Kampai populates chopsticks with a menu of Japanese flavors, which culinary craftsmen roll into sushi, stir-fry with noodles, and brush onto grilled meats. Appetizer-hounds can nibble on spicy gyoza dumplings ($5) or feast on octopus salad ($5) until they ingest enough suction cups to hang from the rear window of their car. For one-bite wonders, diners can mouth-dive into the Norwegian mackerel sashimi ($13), the dynamite maki roll with spicy salmon and pickle radish ($8), or the specialty kampai roll's bundle of tempura shrimp, avocado, smelt roe, and spicy tuna ($9). In addition to mini sushi morsels, the kitchen employs skilled giants to prepare larger entrees such as gyu yaki soba noodles with shrimp ($12).
To the Japanese, the words “sama zama” mean “variety.” But to a food critic from the Pitch, the unfamiliar phrase has become synonymous with “serious snacks.” That’s how she described the fare at Sama Zama, an eatery run by One Bite Japanese Grill's owner, Erika Koike. Perhaps the most intriguing of Erika's family recipes and culinary experiments is the okonomi yaki, a savory pancake often dubbed Japanese-style pizza. It consists of grilled dough crowned with the meat or veggies of your choice, a fried egg, sweet sauces, and crunchy noodles.
Exposed brick juts out from an orange accent wall in Sama Zama's Tokyo-inspired interior, which is splashed with circles and triangles that appear to move of their own volition under the light cast by bare bulbs and the baby suns tethered to the ceiling.
Bambu embraces traditional recipes and dining practices to create an authentic Vietnamese dining experience. Their pho soup packs noodles into a beef or chicken stock made on site and simmered for 12 hours to fully coax out flavors and create a dish named Best Hangover Remedy by the editors of 417 Magazine. The menu showcases rich house specialties, including Bun Bo Hue, a soup from the old imperial capital of Central Vietnam with a spicy broth made from long-simmered beef bones. Most items come with a plate of fiery chilis, fresh herbs, and lime to season dishes instead of boring salt- and peppershakers or somber personal chefs. The courteous wait staff caters to every diner's needs, providing gluten-free menus to those with dietary restrictions and bibs to protect from soup splatters.
Blu Sesame marries Japanese, Vietnamese, Chinese, and Korean culinary traditions in their Asian bistro, where scarlet walls emblazoned with pinwheel designs border the jet-black upholstery of cushy banquettes. There, patrons settle in and browse a list of more than 100 beers and sakes to accompany entrees of Vietnamese noodles, Korean barbecue, or the kitchen’s specialty fried chicken breast glazed one of six sauces. Though many of the restaurant’s sushi rolls honor their heritage with morsels of raw fish, some specialty rolls embrace the touch of flame—the Cardinal roll daubs sweet-chili vinaigrette over a heart of peppery seared tuna, and the spicy-crab-topped Stop, Drop & Roll is actually set on fire, just like the sushi rolls that light the chef’s apartment at night.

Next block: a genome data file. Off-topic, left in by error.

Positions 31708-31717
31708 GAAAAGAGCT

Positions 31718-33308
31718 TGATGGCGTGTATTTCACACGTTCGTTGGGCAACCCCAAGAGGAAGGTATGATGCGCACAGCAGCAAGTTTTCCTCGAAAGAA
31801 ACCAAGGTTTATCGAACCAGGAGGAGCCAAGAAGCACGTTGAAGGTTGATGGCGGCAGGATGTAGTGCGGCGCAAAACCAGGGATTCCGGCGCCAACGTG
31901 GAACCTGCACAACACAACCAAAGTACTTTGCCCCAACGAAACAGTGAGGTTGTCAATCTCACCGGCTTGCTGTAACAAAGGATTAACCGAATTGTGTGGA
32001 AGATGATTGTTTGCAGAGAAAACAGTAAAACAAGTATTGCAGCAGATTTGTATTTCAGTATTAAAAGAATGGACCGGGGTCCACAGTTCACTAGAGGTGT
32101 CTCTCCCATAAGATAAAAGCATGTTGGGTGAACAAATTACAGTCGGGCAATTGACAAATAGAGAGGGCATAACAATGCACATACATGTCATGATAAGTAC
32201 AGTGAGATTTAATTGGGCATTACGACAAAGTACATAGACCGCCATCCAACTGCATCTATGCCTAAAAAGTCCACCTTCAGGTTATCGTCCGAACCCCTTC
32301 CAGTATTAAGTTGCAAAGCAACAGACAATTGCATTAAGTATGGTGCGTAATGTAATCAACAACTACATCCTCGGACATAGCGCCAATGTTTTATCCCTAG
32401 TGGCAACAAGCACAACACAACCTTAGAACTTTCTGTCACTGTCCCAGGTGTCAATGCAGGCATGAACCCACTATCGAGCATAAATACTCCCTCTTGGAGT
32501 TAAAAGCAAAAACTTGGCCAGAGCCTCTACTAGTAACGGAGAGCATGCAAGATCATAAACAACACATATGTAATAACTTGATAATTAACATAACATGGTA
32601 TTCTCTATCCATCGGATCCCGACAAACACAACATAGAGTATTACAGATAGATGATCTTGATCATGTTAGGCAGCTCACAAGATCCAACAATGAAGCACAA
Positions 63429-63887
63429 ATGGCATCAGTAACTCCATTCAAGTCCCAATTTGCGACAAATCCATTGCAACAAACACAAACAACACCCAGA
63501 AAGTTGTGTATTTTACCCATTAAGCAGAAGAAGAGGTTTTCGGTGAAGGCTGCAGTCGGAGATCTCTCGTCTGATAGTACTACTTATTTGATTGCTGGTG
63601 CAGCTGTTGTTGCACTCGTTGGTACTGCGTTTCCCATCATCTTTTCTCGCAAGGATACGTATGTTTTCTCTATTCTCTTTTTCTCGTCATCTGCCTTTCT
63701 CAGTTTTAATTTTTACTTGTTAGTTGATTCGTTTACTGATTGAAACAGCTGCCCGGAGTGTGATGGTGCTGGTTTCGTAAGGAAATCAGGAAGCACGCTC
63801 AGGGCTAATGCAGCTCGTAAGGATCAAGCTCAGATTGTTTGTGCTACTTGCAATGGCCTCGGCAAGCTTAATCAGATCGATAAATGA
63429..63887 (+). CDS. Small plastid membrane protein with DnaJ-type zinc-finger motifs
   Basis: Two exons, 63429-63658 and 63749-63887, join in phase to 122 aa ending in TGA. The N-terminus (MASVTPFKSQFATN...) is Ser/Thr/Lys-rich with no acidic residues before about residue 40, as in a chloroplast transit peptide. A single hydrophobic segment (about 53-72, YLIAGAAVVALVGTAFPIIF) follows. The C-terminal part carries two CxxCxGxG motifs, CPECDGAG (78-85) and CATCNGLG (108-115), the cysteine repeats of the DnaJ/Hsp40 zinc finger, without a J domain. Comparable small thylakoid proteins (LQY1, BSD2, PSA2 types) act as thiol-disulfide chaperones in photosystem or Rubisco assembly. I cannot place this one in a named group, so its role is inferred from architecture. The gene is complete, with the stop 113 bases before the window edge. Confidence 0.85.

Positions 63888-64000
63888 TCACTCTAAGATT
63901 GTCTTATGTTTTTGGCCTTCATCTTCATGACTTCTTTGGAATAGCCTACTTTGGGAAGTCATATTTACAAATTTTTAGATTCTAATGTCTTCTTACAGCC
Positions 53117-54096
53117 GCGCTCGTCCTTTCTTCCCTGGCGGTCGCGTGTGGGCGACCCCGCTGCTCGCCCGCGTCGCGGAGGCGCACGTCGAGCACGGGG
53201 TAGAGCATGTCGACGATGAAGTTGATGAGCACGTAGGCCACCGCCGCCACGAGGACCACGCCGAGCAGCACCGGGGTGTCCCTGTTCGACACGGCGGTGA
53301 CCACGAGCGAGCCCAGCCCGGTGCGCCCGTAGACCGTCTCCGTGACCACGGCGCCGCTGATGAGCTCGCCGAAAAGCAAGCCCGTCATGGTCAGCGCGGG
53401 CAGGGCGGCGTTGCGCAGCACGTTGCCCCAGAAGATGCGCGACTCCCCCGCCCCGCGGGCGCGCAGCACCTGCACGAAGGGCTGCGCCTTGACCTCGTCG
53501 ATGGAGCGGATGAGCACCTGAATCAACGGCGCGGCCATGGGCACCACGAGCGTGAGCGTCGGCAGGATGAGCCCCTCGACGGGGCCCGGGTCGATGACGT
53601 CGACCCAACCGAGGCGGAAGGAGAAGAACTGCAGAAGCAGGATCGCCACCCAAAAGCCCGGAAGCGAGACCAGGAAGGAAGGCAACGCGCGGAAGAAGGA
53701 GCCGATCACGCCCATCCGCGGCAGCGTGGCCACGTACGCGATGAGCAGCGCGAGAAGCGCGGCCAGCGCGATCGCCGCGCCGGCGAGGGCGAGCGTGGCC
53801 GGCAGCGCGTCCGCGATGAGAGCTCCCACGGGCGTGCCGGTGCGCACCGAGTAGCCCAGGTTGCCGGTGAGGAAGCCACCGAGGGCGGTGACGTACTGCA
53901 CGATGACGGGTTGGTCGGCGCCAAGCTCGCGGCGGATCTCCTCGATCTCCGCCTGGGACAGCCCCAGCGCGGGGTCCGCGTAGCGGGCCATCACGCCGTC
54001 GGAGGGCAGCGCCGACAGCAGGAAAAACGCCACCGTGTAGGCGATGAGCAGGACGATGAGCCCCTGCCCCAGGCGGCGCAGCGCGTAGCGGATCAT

Superbly balanced flavors and creative presentation characterize the dishes on Manee Thai's menu. Take advantage of lunch specials such as soy-basted broccoli and a ginger and mushroom medley, with choice of chicken, beef, pork, tofu, or vegetables ($7.99). Meals are sided with a spring roll, crab angel, and daily soup. More elaborate entrees (chow mien, fried rice, and the Manee Thai noodle), are available for $8.99. For later cravings, pique stomach rumbles with appetizers ranging from fried tofu ($4.95) to Thai beef jerky ($7.95). Broth-based noodle-and-rice bowls (from $9.95), salads, and wok noodles make tempting main courses, or try a selection from the specialties menu. From Thai shrimp tempura ($16.95) drizzled in sweet-and-sour sauce to sea bass plated with steamed veggies ($19.95), the authentic offerings cater to a variety of specifications, allergies, and phobias.
At each of The Drunken Fish's upscale restaurants, chefs create traditional and specialty sushi, along with stir-fries and other Japanese entrees. Fresh tuna nigiri and garlic and soy-infused New York-style strip steaks make for tasty pairings with signature cocktails, such as the Madame Butterfly with raspberry vodka, mango puree, and pineapple juice. The Drunken Fish has three convenient locations within St. Louis, each featuring modern decor.